Pro. B. K. Thelma (Superannuated)


The broad area of work in Thelma lab is Human genetics and Medical genomics, a discipline with considerable and contemporary societal relevance. The primary focus of research work is to unravel the genetic basis of single gene as well as complex disorders using the genetically distinct Indian populations, related functional genomics and possible translation of the findings for preventive (genetic) testing and novel therapeutics/drug discovery.

Discovery of putative disease causal gene(s) underlying inherited forms of brain disorders as Intellectual Disability, Schizophrenia and Parkinson’s disease is being pursued with whole exome sequencing approaches whereas genome-wide association strategy is used for sporadic polygenic disorders including Rheumatoid Arthritis, Inflammatory Bowel Disease etc. A novel approach combining the principles of Ayurveda with genome analysis tools (Ayurgenomics) to address the major limitation of clinical/phenotypic heterogeneity in complex disorders is also being explored in the laboratory.

Functional characterization of the novel genetic findings from the above strategies to understand their likely role in the biology of respective diseases is being carried out using suitable cell lines. Promising leads are being taken forward for development of novel therapeutics using extensive in silico analyses and animal model of disease. A novel initiative on Newborn screening for inborn errors of metabolism with clinical collaborators from across Delhi state is an additional effort in the direction of predictive, preventive, personalized and participatory (P4) medicine.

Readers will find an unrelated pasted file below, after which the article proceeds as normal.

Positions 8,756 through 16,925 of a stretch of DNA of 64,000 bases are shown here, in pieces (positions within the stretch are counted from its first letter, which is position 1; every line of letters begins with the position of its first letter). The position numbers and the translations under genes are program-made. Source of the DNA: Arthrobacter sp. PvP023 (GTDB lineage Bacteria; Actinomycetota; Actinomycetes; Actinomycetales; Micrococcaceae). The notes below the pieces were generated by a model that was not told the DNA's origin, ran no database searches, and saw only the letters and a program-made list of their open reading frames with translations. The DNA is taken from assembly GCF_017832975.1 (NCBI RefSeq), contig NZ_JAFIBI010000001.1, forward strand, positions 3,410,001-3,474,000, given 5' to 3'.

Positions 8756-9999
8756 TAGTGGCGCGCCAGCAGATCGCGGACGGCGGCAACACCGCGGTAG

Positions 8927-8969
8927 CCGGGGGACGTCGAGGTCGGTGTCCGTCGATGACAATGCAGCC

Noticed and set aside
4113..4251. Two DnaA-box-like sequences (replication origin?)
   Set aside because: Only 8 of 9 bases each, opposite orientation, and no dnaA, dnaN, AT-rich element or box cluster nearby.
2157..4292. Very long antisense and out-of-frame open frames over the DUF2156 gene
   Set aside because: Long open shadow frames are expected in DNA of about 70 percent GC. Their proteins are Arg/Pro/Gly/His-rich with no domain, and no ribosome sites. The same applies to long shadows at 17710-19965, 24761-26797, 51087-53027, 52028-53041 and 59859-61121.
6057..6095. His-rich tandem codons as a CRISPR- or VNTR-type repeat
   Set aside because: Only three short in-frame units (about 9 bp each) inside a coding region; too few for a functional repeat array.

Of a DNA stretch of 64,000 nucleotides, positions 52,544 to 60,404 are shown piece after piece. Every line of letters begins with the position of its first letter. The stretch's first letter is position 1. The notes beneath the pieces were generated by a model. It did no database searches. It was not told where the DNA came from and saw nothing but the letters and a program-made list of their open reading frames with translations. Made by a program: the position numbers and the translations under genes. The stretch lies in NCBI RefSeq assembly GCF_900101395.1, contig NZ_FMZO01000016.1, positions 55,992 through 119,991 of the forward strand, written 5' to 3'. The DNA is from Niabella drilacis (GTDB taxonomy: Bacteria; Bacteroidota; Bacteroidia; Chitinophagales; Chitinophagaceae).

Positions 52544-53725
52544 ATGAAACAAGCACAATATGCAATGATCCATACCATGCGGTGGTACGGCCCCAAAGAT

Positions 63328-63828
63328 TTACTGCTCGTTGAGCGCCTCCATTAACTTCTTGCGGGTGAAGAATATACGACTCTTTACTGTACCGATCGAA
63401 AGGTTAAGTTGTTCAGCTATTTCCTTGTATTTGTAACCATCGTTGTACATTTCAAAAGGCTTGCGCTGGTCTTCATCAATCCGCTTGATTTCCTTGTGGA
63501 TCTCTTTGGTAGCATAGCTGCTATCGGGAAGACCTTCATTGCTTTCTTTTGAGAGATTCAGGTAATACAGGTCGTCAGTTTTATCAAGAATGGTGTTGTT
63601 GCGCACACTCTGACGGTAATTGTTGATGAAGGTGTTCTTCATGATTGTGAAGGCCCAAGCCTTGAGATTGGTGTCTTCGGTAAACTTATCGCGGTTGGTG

Selected publications:

  • John J, Sharma A, Kukshal P, Bhatia T, Nimgaonkar VL, Deshpande SN, Thelma BK. Rare Variants in Tissue Inhibitor of Metalloproteinase 2 as a Risk Factor for Schizophrenia: Evidence From Familial and Cohort Analysis. Schizophr Bull doi: 10.1093/schbul/sbx196, 2018.
  • Sudhaman S, Muthane UB, Behari M, Govindappa ST, Juyal RC, Thelma BK. Evidence of mutations in RIC3 acetylcholine receptor chaperone as a novel cause of autosomal-dominant Parkinson's disease with non-motor phenotypes. J Med Genet. 53(8):559-66, 2016.
  • Sudhaman S, Prasad K, Behari M, Muthane UB, Juyal RC, Thelma BK. Discovery of a frameshift mutation in podocalyxin-like (PODXL) gene, coding for a neural adhesion molecule, as causal for autosomal-recessive juvenile Parkinsonism. J Med Genet. 53(7):450-6, 2016.